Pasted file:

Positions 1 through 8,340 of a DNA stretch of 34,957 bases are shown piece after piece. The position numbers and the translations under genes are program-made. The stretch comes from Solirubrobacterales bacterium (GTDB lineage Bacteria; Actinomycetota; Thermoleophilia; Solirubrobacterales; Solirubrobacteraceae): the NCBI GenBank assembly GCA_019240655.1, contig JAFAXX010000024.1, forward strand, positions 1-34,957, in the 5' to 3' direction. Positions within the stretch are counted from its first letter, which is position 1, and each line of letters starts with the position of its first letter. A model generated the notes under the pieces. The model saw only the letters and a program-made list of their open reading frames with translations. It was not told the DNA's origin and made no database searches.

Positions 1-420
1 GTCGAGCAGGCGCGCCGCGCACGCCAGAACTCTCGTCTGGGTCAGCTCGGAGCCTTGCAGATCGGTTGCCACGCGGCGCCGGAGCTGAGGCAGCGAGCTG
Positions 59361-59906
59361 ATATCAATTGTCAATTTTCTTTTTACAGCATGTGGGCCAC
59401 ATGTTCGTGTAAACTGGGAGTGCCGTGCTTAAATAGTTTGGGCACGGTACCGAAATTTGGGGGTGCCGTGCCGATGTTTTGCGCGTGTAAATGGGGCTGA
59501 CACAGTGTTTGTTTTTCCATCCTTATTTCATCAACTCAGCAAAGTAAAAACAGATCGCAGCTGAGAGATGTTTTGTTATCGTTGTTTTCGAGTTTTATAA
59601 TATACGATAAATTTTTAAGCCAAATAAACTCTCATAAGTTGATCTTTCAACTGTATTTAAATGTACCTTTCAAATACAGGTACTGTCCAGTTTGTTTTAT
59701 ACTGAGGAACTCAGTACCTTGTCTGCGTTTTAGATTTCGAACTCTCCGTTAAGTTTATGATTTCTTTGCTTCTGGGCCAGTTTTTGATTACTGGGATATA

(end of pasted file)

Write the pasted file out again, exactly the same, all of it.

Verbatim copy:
Positions 1 through 8,340 of a DNA stretch of 34,957 bases are shown piece after piece. The position numbers and the translations under genes are program-made. The stretch comes from Solirubrobacterales bacterium (GTDB lineage Bacteria; Actinomycetota; Thermoleophilia; Solirubrobacterales; Solirubrobacteraceae): the NCBI GenBank assembly GCA_019240655.1, contig JAFAXX010000024.1, forward strand, positions 1-34,957, in the 5' to 3' direction. Positions within the stretch are counted from its first letter, which is position 1, and each line of letters starts with the position of its first letter. A model generated the notes under the pieces. The model saw only the letters and a program-made list of their open reading frames with translations. It was not told the DNA's origin and made no database searches.

Positions 1-420
1 GTCGAGCAGGCGCGCCGCGCACGCCAGAACTCTCGTCTGGGTCAGCTCGGAGCCTTGCAGATCGGTTGCCACGCGGCGCCGGAGCTGAGGCAGCGAGCTG
Positions 59361-59906
59361 ATATCAATTGTCAATTTTCTTTTTACAGCATGTGGGCCAC
59401 ATGTTCGTGTAAACTGGGAGTGCCGTGCTTAAATAGTTTGGGCACGGTACCGAAATTTGGGGGTGCCGTGCCGATGTTTTGCGCGTGTAAATGGGGCTGA
59501 CACAGTGTTTGTTTTTCCATCCTTATTTCATCAACTCAGCAAAGTAAAAACAGATCGCAGCTGAGAGATGTTTTGTTATCGTTGTTTTCGAGTTTTATAA
59601 TATACGATAAATTTTTAAGCCAAATAAACTCTCATAAGTTGATCTTTCAACTGTATTTAAATGTACCTTTCAAATACAGGTACTGTCCAGTTTGTTTTAT
59701 ACTGAGGAACTCAGTACCTTGTCTGCGTTTTAGATTTCGAACTCTCCGTTAAGTTTATGATTTCTTTGCTTCTGGGCCAGTTTTTGATTACTGGGATATA